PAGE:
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Body Mass Index Associated With All-Cause Mortality

23 April 2011

In white adults, being overweight or obese (and possibly underweight) is associated with increased all-cause mortality. All-cause mortality is generally lowest with a BMI of 20.0 to 24.9.

A high body-mass index (BMI) is associated with increased mortality from cardiovascular disease and certain cancers, but the precise relationship between BMI and all-cause mortality remains uncertain.

A large analysis reported in the December 2, 2010 issue of the New England Journal of Medicine confirms the relationship between being overweight or obese and a greater risk of dying from all causes.

An international team of researchers pooled data from 19 prospective studies totalling 1,462,958 white male and female participants between the ages of 19 and 84.  Body mass index (BMI), calculated by dividing a person’s weight in kilograms by the square of their height in meters, was determined for all subjects. The participants were followed for periods that ranged from 7 to 28 years, during which 160,087 deaths occurred.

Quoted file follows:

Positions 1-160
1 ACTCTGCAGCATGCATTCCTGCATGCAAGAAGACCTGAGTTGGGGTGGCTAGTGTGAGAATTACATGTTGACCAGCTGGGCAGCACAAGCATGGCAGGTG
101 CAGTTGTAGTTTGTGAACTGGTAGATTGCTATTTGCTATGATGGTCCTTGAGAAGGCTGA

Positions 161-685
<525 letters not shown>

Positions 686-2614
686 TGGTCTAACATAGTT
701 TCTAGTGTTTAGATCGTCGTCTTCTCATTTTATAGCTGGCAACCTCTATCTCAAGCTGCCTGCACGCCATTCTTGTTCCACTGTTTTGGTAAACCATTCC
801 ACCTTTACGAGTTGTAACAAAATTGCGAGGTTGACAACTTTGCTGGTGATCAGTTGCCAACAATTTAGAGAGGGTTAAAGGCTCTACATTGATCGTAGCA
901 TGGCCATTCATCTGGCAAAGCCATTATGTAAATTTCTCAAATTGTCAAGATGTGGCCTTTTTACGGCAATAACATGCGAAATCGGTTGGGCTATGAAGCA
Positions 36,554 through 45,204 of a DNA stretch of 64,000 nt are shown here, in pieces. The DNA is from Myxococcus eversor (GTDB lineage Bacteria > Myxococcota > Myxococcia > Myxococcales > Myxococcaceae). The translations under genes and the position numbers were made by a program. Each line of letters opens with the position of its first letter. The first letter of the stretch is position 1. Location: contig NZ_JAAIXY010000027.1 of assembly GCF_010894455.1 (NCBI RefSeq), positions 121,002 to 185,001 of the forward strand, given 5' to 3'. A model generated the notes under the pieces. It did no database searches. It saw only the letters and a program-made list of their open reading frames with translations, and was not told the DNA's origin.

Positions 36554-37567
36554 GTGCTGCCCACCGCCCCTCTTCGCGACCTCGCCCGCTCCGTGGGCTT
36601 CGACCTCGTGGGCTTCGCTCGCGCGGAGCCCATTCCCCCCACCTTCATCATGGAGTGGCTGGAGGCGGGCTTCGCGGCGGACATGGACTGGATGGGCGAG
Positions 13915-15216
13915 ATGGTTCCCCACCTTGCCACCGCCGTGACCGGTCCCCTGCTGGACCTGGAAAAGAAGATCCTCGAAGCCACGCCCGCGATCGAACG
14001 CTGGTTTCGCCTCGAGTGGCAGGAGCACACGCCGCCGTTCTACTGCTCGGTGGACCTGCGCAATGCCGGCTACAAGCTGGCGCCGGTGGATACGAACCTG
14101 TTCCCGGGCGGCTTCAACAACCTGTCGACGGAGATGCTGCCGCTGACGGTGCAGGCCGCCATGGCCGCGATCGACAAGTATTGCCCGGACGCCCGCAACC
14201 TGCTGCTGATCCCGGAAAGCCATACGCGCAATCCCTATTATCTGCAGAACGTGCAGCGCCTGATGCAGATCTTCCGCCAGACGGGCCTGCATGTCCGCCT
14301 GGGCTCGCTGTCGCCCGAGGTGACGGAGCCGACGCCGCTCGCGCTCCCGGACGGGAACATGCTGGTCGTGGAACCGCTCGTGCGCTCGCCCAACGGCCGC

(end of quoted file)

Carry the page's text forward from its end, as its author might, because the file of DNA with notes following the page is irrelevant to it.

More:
Upon enrollment, the average BMI was 26.2.  Compared with women whose body mass index was between 22.5 and 24.9, having a BMI of 25 to 29.9 correlated with a 13 percent greater risk of death over the follow-up period.  This risk rose with increasing body mass index categories, with women whose BMI was 40 to 49.9 having 2.5 times the risk of death from all causes than those with a BMI of 22.5 to 24.9.  Risks among men were similar. Although a small risk of death was also observed for those whose BMI was below 20, the authors suggest that the finding was in part caused by pre-existing disease.

To learn more or to calculate your BMI, please visit the following link:

de Gonzalez AB, Phil D, et al. 2010. N Engl J Med 363:2211-9.

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